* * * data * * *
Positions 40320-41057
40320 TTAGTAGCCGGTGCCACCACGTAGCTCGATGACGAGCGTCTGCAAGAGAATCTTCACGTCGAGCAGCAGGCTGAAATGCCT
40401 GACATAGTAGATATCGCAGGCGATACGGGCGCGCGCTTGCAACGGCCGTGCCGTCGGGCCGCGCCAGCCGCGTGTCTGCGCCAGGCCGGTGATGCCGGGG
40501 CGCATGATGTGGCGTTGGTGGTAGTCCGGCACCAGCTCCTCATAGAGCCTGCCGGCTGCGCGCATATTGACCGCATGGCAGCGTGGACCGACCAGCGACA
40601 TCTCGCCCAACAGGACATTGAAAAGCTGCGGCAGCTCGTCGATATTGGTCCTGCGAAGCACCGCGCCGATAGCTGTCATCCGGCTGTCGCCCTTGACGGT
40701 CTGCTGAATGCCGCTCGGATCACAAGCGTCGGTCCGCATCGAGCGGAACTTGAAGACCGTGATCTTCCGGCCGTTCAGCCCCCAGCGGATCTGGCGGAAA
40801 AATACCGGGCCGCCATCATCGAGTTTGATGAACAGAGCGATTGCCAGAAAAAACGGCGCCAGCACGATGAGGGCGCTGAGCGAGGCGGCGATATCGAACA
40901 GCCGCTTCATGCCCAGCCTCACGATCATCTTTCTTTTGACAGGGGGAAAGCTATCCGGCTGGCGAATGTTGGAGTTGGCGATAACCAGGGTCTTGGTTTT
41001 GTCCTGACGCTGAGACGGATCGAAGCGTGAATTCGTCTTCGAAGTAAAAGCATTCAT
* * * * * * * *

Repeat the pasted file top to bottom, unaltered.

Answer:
Positions 40320-41057
40320 TTAGTAGCCGGTGCCACCACGTAGCTCGATGACGAGCGTCTGCAAGAGAATCTTCACGTCGAGCAGCAGGCTGAAATGCCT
40401 GACATAGTAGATATCGCAGGCGATACGGGCGCGCGCTTGCAACGGCCGTGCCGTCGGGCCGCGCCAGCCGCGTGTCTGCGCCAGGCCGGTGATGCCGGGG
40501 CGCATGATGTGGCGTTGGTGGTAGTCCGGCACCAGCTCCTCATAGAGCCTGCCGGCTGCGCGCATATTGACCGCATGGCAGCGTGGACCGACCAGCGACA
40601 TCTCGCCCAACAGGACATTGAAAAGCTGCGGCAGCTCGTCGATATTGGTCCTGCGAAGCACCGCGCCGATAGCTGTCATCCGGCTGTCGCCCTTGACGGT
40701 CTGCTGAATGCCGCTCGGATCACAAGCGTCGGTCCGCATCGAGCGGAACTTGAAGACCGTGATCTTCCGGCCGTTCAGCCCCCAGCGGATCTGGCGGAAA
40801 AATACCGGGCCGCCATCATCGAGTTTGATGAACAGAGCGATTGCCAGAAAAAACGGCGCCAGCACGATGAGGGCGCTGAGCGAGGCGGCGATATCGAACA
40901 GCCGCTTCATGCCCAGCCTCACGATCATCTTTCTTTTGACAGGGGGAAAGCTATCCGGCTGGCGAATGTTGGAGTTGGCGATAACCAGGGTCTTGGTTTT
41001 GTCCTGACGCTGAGACGGATCGAAGCGTGAATTCGTCTTCGAAGTAAAAGCATTCAT